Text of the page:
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International Growth Fund —
Fourth Quarter Manager Commentary
1st Quarter, 2019
"Our investment approach remains unchanged. We do not feel we have an edge in predicting market movements, and we therefore remain focused on the analysis of company fundamentals. "

Economic Overview
International stock markets were strong during the first quarter of 2019, with the MSCI ACWI ex U.S. Index gaining 10.3% during the quarter. Perhaps the most watched issue has been the build-up and subsequent delay of the U.K.’s departure from the European Union (Brexit), which was originally scheduled for the end of March. U.K. Prime Minister Theresa May has been unable thus far to garner sufficient support for her proposed deal from members of the U.K. parliament, and the saga continues. The U.K. stock market has performed relatively well throughout, with the FTSE 100 Index steadily rising since the start of the year.
Elsewhere, following the longest shutdown of the U.S. government on record, there has been renewed optimism of a trade deal between the U.S. and China, the Federal Reserve has kept interest rates unchanged at 2.5%, and a number of major economies have reported a decrease in economic growth, including China and Germany. Nevertheless, sentiment appeared to improve among investors during the quarter, and this shift in sentiment appears to have been the biggest change compared to the collective mood at the end of 2018.
Portfolio Review
In the first quarter of 2019, the Harbor International Growth Fund (Institutional Class) returned 13.34%, outperforming its benchmark, the MSCI All Country World Ex. US (ND) Index, which returned 10.31%.
After a challenging fourth quarter of 2018, the Fund rebounded somewhat during the first quarter of 2019. Fund holdings in Europe, emerging markets, and developed Asian markets were large contributors to relative performance. No regions detracted from relative results during the quarter. Stock selection drove relative outperformance during the quarter, with regional allocation detracting slightly from relative returns. At the sector level, the largest contributors to relative performance were Consumer Discretionary and Communication Services. Conversely, Consumer Staples and Energy detracted from relative performance during the quarter. Stock selection was also the dominant contributor to relative performance from a sector perspective, with sector allocation broadly neutral.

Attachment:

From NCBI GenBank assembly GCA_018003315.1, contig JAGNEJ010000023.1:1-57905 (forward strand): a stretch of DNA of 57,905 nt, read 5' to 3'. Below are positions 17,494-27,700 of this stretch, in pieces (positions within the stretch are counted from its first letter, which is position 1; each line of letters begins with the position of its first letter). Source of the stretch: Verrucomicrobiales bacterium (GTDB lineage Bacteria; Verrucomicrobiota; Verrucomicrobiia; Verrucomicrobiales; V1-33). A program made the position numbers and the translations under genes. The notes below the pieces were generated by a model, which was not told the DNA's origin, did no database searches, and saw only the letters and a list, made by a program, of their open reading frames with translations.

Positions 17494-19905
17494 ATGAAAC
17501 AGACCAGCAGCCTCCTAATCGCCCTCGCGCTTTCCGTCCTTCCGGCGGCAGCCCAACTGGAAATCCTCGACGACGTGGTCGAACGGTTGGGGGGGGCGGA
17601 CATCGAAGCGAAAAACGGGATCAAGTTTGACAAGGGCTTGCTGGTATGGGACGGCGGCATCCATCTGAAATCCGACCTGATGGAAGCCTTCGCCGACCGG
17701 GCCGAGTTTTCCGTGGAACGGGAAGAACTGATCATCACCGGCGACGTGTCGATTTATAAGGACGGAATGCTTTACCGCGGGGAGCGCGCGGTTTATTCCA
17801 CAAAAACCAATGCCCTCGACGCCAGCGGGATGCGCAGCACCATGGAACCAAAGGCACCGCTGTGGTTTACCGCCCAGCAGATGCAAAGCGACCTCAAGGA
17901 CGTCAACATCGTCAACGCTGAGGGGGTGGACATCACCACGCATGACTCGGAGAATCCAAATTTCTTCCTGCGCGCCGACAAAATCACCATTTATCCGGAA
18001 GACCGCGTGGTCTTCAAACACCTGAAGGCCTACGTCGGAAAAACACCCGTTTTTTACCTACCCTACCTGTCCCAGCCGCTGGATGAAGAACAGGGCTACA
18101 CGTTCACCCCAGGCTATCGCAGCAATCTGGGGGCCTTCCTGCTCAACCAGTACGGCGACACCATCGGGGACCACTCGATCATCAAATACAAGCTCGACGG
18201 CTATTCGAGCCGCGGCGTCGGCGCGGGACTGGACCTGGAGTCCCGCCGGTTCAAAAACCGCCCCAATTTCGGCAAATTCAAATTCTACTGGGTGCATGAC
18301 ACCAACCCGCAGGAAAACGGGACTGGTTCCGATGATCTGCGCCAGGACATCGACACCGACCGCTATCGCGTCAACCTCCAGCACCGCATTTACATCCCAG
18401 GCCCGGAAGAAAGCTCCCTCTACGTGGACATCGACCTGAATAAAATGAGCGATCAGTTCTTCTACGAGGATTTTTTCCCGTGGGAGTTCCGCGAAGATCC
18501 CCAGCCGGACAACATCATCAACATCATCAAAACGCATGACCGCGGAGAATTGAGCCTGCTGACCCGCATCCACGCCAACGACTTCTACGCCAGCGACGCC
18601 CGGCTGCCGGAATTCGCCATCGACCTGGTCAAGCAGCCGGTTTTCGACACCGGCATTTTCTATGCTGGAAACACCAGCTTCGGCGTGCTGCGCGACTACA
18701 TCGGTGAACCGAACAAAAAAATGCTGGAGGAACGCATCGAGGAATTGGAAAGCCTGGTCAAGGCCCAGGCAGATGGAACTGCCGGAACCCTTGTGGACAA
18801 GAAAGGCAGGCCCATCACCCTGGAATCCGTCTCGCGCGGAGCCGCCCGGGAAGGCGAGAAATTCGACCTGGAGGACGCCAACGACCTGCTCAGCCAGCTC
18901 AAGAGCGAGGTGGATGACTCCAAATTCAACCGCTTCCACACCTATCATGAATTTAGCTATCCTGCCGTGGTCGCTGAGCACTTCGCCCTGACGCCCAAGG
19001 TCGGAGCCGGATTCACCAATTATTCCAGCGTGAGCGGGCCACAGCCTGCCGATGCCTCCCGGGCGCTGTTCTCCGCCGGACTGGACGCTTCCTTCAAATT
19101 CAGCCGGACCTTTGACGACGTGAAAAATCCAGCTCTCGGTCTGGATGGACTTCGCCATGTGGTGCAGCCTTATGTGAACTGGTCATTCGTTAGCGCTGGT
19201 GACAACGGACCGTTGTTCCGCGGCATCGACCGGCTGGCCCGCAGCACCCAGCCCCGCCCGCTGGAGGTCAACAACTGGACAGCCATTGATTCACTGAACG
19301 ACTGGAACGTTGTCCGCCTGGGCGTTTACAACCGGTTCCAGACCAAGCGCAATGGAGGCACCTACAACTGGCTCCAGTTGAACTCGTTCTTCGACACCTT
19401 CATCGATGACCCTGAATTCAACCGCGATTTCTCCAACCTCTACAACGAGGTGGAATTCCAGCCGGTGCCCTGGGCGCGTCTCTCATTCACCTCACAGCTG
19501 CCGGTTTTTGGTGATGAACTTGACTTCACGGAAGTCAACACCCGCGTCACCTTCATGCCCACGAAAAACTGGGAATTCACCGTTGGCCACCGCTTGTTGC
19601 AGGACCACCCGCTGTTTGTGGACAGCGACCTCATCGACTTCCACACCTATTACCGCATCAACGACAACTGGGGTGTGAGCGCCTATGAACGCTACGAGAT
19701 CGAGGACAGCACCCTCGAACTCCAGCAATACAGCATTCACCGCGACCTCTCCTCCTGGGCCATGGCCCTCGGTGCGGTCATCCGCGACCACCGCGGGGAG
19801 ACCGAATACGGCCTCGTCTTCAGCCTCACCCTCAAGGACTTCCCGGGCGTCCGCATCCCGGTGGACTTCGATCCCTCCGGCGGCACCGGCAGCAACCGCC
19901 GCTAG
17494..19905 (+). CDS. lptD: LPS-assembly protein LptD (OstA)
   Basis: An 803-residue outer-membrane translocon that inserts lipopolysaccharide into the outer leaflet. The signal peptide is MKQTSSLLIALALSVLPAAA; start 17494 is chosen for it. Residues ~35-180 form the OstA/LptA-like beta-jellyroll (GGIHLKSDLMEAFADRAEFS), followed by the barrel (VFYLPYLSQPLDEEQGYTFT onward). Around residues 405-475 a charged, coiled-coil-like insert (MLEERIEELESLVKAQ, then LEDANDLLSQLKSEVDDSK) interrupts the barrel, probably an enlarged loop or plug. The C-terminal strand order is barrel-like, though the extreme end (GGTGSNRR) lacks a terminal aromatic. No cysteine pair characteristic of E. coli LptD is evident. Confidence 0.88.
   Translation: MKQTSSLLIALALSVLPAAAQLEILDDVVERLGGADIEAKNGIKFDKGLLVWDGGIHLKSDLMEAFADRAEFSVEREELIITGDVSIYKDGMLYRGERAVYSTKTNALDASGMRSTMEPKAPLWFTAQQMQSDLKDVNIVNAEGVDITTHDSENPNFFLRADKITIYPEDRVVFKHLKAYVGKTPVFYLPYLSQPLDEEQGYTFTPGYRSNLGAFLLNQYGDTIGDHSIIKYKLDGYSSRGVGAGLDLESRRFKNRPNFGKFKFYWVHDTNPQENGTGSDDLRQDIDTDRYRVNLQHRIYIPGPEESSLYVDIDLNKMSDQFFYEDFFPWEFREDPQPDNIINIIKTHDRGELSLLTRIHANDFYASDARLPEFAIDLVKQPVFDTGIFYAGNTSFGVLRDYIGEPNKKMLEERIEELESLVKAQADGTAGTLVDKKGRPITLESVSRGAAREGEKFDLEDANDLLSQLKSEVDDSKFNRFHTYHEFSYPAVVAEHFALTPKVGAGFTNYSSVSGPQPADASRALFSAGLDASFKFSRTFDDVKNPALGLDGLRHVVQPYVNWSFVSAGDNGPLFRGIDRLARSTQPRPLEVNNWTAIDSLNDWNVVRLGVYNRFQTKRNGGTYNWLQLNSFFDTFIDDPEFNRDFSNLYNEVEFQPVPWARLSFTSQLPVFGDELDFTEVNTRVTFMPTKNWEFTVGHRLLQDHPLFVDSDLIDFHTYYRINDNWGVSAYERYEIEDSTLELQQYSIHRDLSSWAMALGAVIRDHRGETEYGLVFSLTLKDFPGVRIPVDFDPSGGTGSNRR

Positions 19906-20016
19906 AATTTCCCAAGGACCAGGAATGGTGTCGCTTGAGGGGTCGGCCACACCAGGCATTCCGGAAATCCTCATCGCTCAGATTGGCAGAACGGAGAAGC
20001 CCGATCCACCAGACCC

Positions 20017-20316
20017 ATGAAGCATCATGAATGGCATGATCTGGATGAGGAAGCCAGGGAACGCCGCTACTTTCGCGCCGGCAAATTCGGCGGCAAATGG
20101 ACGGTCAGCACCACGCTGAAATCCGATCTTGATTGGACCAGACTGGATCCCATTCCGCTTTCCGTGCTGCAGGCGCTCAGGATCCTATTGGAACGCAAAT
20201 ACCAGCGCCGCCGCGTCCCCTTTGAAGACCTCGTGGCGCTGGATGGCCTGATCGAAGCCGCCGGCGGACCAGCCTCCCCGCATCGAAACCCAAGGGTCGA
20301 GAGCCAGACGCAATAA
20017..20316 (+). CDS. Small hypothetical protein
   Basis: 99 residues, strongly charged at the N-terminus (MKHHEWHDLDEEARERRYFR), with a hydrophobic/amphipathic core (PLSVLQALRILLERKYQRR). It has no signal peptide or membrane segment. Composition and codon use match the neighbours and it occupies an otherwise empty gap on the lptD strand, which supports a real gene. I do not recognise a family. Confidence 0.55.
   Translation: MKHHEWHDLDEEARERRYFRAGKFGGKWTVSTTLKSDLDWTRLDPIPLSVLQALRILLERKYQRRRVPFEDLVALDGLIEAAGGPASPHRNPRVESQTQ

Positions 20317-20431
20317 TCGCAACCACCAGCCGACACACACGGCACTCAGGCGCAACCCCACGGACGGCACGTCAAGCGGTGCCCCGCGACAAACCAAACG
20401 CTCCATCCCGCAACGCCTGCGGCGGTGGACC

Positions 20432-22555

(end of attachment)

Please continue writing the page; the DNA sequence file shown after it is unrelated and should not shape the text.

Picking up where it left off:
The growth version of the benchmark outperformed the value version during the quarter, which suggests to us that market conditions favored our growth style of investing. This differs from the previous quarter when the value version of the benchmark was the stronger performer. We stress that periods as short as one quarter are rarely reflective of long-term trends.
As the portfolio is constructed from the bottom up, we consider the performance of individual stocks to be the most relevant aspect of relative performance. During the quarter, the largest individual contributors to relative results included Canadian ecommerce platform provider Shopify, German online fashion retailer Zalando, and pharmaceutical equipment manufacturer Sartorius.
Following a difficult end to 2018, several of the Fund’s online-based holdings saw sharp recoveries in their share prices during 2019’s first quarter. Shopify and Zalando were the most significant of these holdings. Shopify aims to make it easy for merchants to sell online by offering them a variety of tools and services through a subscription-based sales model. The company’s 2018 results underlined the growth potential of the business, with revenue growth rates of 50% and higher. We think Shopify is becoming an increasingly attractive option for small enterprises and big businesses alike, and we believe the company’s approach of welcoming third parties to develop apps for its platform can help it to grow its lead over the competition. Zalando’s share price recovered from a gloomy finish to 2018, and the shares rose over 20% on the day the company released its results for 2018’s fourth quarter. The growth opportunity for online fashion sales in Europe remains vast, in our view, and we continue to believe Zalando is well placed to capture a meaningful share of that growth. In a similar vein, Sartorius saw its share price rise after releasing results to the market. While not growing quite at the pace of Shopify and Zalando, the company reported revenue growth of 13% for 2018, which was better than expected, and it indicated that it expects profit margins to expand modestly in 2019.